Last night I read that Shaun King resigned on September 1 as pastor of Courageous Church in Atlanta, GA. Here’s what he said to the congregation:
After much prayer and many discussions with my family, friends, and mentors, I have decided that it is time for me to transition out of my role as Lead Pastor of Courageous Church. These three years have been the most meaningful, fulfilling, exciting years of my life and I wouldn’t trade them for the world.
I thank God that I am not stepping down in shame or scandal, but it is clear that God is calling Rai and I to take our family in a direction that is just significantly different than what most in the church are asking for. Over the past 6 months I have taken Courageous Church down a difficult, counter-cultural road in an earnest attempt at building true disciples. It’s been rough. All but a few families are now yearning to go back to a traditional Sunday focused system and I am sure that I am not the person to lead you there.
I know this will cause many mixed emotions, but just know that I am making this decision out of a sincere desire to never lead you in a direction that I don’t actually believe in myself.
I did not know King before reading about this decision, but he has apparently made quite a name for himself. Calling himself a “techie-humanitarian,” his website notes that he has launched nearly a dozen different successful startups designed to help empower and show compassion to hurting people throughout Atlanta, as well as Haiti and other developing nations. He has won numerous awards and has been the subject of articles in many major periodicals and media outlets.
One of his entrepreneurial efforts resulted in a “successful” church plant known as Courageous Church.
Shaun King described Courageous Church as a “super cool Sunday worship-service-centered church with 700 people.” The church was intentionally diverse, with a mixed race congregation, and it was viewed as one of the cutting edge churches in the city. In developing the plant, King followed the advice of church growth experts who counseled him to focus on making the Sunday morning service a special, dynamic “worship experience.” This, they told him, is what draws people and keeps the church exciting and growing. Looking back, Shaun King now says, “I sold my soul for church attendance in our first week and I could never quite get it back.”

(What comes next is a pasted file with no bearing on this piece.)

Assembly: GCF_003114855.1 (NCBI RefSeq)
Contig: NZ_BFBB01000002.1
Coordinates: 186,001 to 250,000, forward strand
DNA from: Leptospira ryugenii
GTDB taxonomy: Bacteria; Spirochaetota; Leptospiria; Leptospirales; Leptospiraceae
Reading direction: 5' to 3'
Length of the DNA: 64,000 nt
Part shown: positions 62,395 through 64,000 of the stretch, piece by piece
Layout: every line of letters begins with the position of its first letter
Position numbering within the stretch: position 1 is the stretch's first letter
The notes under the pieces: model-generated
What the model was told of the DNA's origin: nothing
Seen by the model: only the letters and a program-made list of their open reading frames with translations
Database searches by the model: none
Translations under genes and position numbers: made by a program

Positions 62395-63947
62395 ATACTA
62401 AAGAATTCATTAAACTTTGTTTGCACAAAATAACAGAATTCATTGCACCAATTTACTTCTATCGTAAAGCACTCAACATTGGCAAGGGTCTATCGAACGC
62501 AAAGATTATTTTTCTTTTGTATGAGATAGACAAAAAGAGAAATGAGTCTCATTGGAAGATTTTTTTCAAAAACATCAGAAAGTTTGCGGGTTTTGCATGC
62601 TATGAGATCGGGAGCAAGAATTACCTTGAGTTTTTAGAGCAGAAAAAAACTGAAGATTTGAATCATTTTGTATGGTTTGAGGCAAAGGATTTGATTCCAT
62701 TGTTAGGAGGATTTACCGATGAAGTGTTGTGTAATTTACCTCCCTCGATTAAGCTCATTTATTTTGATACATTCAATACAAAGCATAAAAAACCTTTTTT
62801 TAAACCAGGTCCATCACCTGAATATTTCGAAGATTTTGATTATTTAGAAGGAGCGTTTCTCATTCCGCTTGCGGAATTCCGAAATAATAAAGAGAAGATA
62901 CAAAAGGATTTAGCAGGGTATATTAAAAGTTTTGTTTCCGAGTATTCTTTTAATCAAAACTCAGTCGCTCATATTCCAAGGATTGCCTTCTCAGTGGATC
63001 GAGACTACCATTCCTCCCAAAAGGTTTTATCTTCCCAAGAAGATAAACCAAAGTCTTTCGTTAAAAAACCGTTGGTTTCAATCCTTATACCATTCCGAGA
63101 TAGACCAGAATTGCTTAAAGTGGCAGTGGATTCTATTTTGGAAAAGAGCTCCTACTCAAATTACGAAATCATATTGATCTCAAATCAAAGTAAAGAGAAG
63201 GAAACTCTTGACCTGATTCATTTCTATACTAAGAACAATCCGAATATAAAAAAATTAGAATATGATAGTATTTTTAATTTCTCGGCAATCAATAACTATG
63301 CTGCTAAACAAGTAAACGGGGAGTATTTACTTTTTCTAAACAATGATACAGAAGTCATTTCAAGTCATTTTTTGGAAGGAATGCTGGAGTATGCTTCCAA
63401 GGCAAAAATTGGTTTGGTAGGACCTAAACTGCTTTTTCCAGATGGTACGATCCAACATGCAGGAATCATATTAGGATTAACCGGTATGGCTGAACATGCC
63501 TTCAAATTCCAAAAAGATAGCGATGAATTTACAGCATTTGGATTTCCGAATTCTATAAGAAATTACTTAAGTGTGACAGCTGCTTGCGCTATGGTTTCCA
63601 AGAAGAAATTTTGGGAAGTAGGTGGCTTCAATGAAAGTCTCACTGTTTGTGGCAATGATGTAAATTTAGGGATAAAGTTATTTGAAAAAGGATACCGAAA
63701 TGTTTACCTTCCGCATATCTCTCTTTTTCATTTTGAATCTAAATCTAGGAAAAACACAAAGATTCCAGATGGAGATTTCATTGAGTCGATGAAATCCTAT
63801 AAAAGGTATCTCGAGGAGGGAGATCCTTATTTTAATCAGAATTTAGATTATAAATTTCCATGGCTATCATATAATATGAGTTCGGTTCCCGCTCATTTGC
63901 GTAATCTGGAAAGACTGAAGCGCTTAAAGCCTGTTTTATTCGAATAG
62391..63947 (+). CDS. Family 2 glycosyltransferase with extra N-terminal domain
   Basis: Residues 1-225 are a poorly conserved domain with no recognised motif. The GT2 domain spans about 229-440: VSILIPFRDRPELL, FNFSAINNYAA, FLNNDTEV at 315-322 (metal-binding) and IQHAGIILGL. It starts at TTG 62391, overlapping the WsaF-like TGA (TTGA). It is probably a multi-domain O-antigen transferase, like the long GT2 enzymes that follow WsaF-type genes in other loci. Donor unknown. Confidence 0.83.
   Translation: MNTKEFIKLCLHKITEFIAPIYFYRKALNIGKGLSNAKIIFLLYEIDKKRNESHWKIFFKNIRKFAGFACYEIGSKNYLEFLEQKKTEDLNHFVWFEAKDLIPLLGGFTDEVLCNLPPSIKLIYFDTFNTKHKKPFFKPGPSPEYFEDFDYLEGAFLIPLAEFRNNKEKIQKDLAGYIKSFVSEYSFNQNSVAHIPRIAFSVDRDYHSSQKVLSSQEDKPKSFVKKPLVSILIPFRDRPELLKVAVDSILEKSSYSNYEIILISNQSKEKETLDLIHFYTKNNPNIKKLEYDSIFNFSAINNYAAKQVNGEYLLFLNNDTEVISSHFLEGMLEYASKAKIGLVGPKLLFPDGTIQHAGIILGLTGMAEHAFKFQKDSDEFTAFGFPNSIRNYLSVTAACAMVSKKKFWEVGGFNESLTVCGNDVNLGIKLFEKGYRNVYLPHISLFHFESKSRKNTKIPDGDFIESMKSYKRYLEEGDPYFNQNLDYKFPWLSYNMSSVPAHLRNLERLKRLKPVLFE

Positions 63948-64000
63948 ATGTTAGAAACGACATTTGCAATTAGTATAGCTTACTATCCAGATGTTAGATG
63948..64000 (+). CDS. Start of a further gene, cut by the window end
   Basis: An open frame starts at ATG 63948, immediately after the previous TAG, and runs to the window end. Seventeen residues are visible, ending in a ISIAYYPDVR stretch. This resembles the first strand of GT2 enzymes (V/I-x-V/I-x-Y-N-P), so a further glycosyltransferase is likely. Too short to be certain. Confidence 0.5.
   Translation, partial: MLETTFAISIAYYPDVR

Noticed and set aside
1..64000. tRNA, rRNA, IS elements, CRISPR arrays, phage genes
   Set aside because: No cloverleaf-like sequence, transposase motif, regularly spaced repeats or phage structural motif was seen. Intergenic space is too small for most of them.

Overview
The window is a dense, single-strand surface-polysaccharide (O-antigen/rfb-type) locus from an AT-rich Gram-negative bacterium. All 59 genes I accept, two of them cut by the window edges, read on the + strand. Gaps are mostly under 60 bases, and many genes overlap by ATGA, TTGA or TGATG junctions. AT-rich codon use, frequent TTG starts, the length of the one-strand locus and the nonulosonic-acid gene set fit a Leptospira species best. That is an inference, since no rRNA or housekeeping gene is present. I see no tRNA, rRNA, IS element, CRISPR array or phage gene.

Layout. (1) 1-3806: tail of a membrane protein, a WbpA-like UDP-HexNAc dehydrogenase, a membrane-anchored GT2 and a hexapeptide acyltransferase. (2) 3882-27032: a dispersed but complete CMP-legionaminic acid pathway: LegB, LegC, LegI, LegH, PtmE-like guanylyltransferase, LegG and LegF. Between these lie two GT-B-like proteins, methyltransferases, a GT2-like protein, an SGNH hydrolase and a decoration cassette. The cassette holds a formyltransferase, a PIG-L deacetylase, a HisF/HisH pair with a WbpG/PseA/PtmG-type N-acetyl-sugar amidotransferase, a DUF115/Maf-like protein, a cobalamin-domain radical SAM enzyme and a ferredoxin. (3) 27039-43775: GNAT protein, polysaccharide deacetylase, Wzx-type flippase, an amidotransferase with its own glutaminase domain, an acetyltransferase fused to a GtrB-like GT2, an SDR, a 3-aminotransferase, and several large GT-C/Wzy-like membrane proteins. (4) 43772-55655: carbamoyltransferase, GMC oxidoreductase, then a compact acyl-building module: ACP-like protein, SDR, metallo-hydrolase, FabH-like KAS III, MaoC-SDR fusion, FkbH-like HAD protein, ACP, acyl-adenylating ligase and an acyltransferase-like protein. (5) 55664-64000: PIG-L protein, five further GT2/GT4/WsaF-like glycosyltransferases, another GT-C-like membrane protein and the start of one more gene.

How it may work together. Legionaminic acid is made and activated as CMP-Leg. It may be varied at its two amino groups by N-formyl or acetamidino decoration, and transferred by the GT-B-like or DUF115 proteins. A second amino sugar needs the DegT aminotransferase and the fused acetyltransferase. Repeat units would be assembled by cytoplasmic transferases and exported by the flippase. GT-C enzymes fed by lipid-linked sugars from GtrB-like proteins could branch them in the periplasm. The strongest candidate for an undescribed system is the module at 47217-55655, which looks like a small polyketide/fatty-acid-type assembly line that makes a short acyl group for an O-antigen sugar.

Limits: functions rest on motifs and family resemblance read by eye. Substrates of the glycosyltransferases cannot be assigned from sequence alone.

When he realized it had all been a mistake, that everything revolved around the Sunday morning “show,” and that the church was not making disciples or looking anything like Jesus and the priorities of his ministry, he tried to change things. He tried to transform the congregation from their Sunday morning focused program into a community based in small groups that would meet monthly for large group celebrations. People responded well to his sermons about this. His leadership helped set up the structure.
Within three months, he lost 85% of his congregation.
And as of this month, he has stepped down from pastoral leadership in the congregation.
Hooray for Shaun King! He has proven himself perhaps the most courageous member of Courageous Church. He was willing to say, “The emperor has no clothes,” even when it cost him his ministry. He had enough insight to see that megachurch Christianity bears little resemblance to anything seen in the NT, that “church growth” principles may build American cultural Christianity but can be deadly for the way of Christ.
As he himself put it:
What I am saying is that church attendance, Sunday morning services, sermon-listening (or even sermon preaching), song-singing, hand-clapping, amen-saying and all the other things that “Christ-ians” have lifted up so high look so little like Christ himself that I am utterly convinced that we are completely off base with what discipleship means. Considering all of this, I think I have given up on church as I knew it. Big buildings. Huge crowds. Few disciples. I’m not with it. It’s inefficient and just doesn’t feel right with my soul. This is not a rejection of big buildings or huge crowds, but an indictment on how few disciples are being made in the process of it all. A better way has to exist.